Protecting the First Amendment rights of all of these speakers is crucial to the ability of civil rights movements to make the change we need to make. When we’re talking about oppressed groups espousing what are often minority viewpoints, the danger of being censored is not just theoretical, it happens all the time. Fighting against that censorship is part of how we ensure that the voices of the marginalized do not disappear from public view.

Consider the movement for LGBT rights. In 2010, a Mississippi high school student, Constance McMillen, wanted to take her girlfriend to the prom and wear a tuxedo. Both acts were inherently expressive, communicating that she’s a lesbian and challenging gender norms. The school said no, asserting they needed to protect other students from these “disruptive” statements. But a lawsuit we brought under the First Amendment ensured Constance could attend prom — as her true self.

In Delaware, Kai Short knew he was male from an early age, despite being assigned female at birth and given a traditionally female name. While incarcerated, the state barred him from legally changing his name, but he argued that the First Amendment protected his right to do so. Delaware ultimately changed the law, allowing Kai to be recognized as his authentic self.

If government can shut down one of those views, it can shut down all of them.

The First Amendment has also repeatedly ensured that advocates could organize and get their messages of protest out in support of the civil rights movement. The Supreme Court relied on the First Amendment when it ensured that the NAACP could disseminate its message through an economic boycott of racist businesses in Mississippi. And when Alabama tried to intimidate NAACP members — and effectively destroy the NAACP itself — by subpoenaing its membership records and exposing its members to retaliation by the state, the First Amendment shut it down.

The fight for women’s rights has also relied on free speech protections. When Virginia made it a crime to publish an ad stating, “Unwanted Pregnancy – Let Us Help You. Abortions are now legal in New York,” it was the First Amendment that protected the right of the public to receive such information. And in litigation now ongoing, it is the First Amendment that enables us to challenge an Indiana law prohibiting abortion providers from telling teens seeking abortions without parental consent about their options in other states.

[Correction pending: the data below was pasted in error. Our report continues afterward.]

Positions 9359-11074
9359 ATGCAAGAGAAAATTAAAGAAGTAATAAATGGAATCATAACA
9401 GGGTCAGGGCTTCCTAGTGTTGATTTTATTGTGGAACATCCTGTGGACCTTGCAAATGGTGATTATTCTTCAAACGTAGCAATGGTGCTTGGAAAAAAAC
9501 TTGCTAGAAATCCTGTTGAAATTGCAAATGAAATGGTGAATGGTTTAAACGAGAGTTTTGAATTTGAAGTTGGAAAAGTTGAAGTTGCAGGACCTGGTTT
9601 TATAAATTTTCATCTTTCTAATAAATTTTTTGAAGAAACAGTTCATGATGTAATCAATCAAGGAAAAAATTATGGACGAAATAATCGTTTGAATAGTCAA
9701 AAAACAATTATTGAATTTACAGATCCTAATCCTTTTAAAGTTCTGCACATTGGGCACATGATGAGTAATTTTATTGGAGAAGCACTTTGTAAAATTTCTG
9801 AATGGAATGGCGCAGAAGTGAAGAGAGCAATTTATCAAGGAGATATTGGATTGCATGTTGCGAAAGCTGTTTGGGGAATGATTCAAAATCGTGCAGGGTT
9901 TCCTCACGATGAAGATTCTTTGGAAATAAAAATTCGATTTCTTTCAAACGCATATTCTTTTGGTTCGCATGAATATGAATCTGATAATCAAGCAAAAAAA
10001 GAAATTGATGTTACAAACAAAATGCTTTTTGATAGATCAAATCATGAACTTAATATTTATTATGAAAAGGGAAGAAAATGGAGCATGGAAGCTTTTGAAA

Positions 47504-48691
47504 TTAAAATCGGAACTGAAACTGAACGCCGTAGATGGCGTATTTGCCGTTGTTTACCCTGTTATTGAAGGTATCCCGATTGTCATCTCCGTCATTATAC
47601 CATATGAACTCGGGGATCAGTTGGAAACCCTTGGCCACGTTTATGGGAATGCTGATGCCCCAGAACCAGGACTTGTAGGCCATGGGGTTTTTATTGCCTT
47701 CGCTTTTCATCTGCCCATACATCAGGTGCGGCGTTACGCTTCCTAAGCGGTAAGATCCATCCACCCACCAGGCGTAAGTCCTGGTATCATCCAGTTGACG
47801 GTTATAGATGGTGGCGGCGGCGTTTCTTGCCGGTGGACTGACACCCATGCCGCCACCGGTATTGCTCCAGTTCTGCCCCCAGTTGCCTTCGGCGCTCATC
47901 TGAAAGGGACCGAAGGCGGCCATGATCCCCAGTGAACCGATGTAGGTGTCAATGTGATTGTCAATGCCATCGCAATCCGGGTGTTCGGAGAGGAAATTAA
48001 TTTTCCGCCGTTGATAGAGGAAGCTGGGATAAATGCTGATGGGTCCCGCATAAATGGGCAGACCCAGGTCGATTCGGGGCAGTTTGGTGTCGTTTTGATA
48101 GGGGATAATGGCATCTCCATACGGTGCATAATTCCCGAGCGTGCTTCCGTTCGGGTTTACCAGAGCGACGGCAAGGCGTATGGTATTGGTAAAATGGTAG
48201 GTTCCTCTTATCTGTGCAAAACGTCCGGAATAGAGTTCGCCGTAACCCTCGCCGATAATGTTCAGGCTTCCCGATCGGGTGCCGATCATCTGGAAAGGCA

I could go on, but you get the point. In each of these cases, the Constitution’s guarantee that we can speak our minds, regardless of what the government thinks about our views, has been crucial to our ability to be out about who we are and what we believe, to share our stories, and to build public support for our equality, dignity, and survival. Allowing government the leeway to “protect” others from our views silences us. And silence means an end to the progress we have been making across a wide range of issues, all over the country.

Some people may say that Mr. Yiannopoulos’ offensive speech sets him apart and doesn’t deserve to be defended. But the sad reality is that many people think that speech about sexuality, gender identity, or abortion is over the line as well. They’ll say that abortion is murder, civil rights advocates are criminals, or LGBT advocates are trying to recruit children into deviant and perverse lifestyles. If First Amendment protections are eroded at any level, it’s not hard to imagine the government successfully pushing one or more of those arguments in court.

That means that we, as a country and a community, have to put up with a hefty dose of pain from people like Milo Yiannopoulos. But ask Constance McMillen, the NAACP, and women across the country if the First Amendment has advanced their equality. We think so, which is why we need to keep protecting it.